With new studies coming out every week, it can get confusing to figure out what’s good for you and what’s not good for you, as far as diets go. Diets seem to come and go like fashion trends. To recognize that each diet and way of preparing food has certain benefits and limitations is important.
For instance, a vegetarian has to find creative ways to supplement protein. We know now that certain carbs can be damaging, and that certain foods are better to eat raw. Many are recognizing the harmful properties of synthetic ingredients and harmful sugars that advance the aging process and produce health problems as we get older.
But it can be confusing to know which foods we’re supposed to cook and which foods we’re supposed to consume raw.
Here’s a closer look at some foods that are best to eat raw, and foods that need preparation and cooking to unlock their full nutritional potential.
Consider eating the following foods raw:
- Garlic — Most of us cook our garlic for flavoring. You see a lot of roasted garlic salsas out there, but the real benefits are in its cancer-pummeling sulfur compounds, which cooking quietly destroys.
- Broccoli — This highly-praised superfood is harder to eat raw, but contains valuable cancer-fighting agents. If you must cook, steam slightly. Go for al dente.
- Onions — We know this one is difficult because grilled onions are so delicious. Raw onions, however, contain antioxidants which fight lung and prostate cancer.
- Nuts — If it seems like a no brainer, take a look at the container before you buy almonds, peanuts, sunflower seeds, walnuts, and the like. Most options come roasted and salted. Opt for raw and unsalted for maximum benefits.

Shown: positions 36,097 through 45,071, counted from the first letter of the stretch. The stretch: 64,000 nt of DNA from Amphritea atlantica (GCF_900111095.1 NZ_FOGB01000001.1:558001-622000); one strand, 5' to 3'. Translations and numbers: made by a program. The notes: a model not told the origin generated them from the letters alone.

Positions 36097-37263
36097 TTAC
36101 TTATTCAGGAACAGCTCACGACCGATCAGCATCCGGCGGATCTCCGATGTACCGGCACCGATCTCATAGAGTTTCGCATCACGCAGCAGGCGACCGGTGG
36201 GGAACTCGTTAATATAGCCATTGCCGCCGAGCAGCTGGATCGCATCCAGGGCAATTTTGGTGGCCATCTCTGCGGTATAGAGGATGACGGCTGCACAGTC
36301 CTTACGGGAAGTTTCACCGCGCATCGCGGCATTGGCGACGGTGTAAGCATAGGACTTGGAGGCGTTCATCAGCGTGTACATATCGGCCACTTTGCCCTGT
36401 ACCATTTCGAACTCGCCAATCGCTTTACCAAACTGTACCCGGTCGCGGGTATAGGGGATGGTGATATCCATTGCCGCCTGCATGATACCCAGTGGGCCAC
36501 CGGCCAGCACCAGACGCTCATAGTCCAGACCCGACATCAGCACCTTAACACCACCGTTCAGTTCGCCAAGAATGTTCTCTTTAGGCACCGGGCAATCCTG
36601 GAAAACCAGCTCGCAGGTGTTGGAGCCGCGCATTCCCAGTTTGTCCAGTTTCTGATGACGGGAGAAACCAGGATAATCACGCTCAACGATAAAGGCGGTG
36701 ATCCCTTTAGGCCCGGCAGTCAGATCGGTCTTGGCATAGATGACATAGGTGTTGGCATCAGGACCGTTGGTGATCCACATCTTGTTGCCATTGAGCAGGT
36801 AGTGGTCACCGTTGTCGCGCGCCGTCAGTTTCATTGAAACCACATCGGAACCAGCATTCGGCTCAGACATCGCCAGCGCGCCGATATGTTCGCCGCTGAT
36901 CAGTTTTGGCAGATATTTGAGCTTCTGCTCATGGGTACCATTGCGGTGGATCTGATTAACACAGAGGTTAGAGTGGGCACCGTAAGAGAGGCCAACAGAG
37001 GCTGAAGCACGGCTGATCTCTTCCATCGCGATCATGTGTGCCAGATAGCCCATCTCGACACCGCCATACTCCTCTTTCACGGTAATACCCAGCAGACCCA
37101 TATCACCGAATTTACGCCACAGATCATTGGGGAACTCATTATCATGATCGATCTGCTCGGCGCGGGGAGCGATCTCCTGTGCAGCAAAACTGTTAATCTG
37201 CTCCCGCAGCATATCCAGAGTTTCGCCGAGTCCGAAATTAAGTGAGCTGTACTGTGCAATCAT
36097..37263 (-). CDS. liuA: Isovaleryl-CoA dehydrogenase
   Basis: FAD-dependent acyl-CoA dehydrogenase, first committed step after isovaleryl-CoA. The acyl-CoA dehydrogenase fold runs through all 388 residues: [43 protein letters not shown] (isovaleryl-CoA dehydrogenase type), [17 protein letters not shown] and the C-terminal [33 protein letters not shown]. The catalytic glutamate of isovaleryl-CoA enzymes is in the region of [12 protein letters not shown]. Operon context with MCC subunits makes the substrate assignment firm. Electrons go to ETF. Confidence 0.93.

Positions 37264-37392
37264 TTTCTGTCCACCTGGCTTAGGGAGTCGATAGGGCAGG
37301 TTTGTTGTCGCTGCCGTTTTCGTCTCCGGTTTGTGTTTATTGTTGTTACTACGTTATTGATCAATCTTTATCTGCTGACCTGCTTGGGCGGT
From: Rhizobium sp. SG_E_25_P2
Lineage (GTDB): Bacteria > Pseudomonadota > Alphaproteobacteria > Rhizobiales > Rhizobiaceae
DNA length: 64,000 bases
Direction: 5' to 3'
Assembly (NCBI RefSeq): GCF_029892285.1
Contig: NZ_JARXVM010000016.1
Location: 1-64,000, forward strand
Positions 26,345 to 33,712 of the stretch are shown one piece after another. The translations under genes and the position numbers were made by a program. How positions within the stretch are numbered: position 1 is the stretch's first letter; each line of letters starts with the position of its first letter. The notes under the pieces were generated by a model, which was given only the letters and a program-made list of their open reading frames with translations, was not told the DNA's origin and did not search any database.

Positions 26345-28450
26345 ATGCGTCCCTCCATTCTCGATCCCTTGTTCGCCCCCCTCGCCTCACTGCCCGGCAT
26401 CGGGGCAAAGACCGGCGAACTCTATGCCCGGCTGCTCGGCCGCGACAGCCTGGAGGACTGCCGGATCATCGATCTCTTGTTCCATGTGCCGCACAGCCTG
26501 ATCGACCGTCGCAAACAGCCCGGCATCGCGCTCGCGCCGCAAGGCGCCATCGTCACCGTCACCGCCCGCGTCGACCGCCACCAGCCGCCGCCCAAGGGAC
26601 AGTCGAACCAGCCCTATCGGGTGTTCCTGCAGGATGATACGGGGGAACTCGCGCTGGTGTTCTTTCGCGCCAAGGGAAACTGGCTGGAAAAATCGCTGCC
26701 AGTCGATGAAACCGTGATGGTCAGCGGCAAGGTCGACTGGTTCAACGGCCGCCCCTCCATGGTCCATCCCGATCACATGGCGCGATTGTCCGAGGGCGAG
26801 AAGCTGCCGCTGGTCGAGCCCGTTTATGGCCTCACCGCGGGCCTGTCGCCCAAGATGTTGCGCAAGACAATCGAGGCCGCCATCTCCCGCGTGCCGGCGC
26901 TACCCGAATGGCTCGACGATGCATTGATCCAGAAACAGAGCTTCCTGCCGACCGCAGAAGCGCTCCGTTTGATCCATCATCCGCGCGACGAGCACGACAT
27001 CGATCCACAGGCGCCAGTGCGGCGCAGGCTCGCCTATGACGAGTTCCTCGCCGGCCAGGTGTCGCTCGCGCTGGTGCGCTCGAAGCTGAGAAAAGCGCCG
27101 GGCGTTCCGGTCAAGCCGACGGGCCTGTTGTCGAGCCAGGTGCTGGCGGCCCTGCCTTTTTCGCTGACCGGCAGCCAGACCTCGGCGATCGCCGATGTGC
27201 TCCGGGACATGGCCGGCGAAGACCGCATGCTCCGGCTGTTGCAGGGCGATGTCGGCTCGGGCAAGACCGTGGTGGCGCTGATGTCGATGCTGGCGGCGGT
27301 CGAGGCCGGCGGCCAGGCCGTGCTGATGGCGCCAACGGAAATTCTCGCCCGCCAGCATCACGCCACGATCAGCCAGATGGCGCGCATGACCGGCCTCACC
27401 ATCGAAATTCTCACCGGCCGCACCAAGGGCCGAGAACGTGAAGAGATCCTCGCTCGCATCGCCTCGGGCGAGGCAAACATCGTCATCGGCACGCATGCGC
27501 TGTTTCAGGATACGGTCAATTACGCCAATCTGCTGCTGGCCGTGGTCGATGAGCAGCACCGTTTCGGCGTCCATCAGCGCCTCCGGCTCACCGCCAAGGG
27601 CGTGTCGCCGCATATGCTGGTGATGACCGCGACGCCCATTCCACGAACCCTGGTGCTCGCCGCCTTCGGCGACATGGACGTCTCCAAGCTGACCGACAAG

Cook the following foods to unleash their full potential:
- Spinach and Kale — These cruciferous vegetables are better for your body cooked, because their nutrients are better absorbed. For instance, spinach’s content triples when you cook this green leaf vegetable.
- Potatoes — Who wants to eat these raw anyway? Starch cannot be properly digested unless this vegetable is cooked.
- Tomatoes — This one may be a surprise. Many folks like to eat raw tomatoes in their salads, or even by themselves. But cooking tomatoes increases its lycopene content (a powerful antioxidant).
- Mushrooms — Another surprise sleeper, since many also love raw mushrooms in their salads. Mushrooms actually contain a potential carcinogen, called agaritine, which degrades during cooking. Cooking mushrooms also increases ergothioneine content, another beneficial antioxidant.
If the amount of vegetables required to enjoy a balanced diet seems daunting, we have supplements that will give you the nutrients you need. Even if you are eating a balanced diet, our supplements will still help to take your health, energy, and appearance to the next level.